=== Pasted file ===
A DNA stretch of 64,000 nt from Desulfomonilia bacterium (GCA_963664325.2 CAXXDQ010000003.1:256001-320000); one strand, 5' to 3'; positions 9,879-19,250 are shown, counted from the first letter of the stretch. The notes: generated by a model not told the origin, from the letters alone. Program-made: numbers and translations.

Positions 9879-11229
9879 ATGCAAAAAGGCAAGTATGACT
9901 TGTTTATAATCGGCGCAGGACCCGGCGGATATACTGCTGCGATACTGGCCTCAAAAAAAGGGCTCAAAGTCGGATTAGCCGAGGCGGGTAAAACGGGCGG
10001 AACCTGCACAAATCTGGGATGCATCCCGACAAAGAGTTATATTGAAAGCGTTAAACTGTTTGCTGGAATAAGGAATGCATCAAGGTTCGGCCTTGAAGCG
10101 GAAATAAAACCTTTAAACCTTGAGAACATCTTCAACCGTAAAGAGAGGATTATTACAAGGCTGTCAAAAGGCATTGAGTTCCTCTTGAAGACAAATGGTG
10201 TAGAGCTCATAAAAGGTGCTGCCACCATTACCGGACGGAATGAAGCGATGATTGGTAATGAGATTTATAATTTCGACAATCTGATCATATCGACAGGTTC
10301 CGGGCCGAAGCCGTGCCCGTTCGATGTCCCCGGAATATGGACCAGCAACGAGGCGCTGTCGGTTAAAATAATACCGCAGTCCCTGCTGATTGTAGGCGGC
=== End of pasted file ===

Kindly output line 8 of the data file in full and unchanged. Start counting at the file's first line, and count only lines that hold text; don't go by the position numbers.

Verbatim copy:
10301 CGGGCCGAAGCCGTGCCCGTTCGATGTCCCCGGAATATGGACCAGCAACGAGGCGCTGTCGGTTAAAATAATACCGCAGTCCCTGCTGATTGTAGGCGGC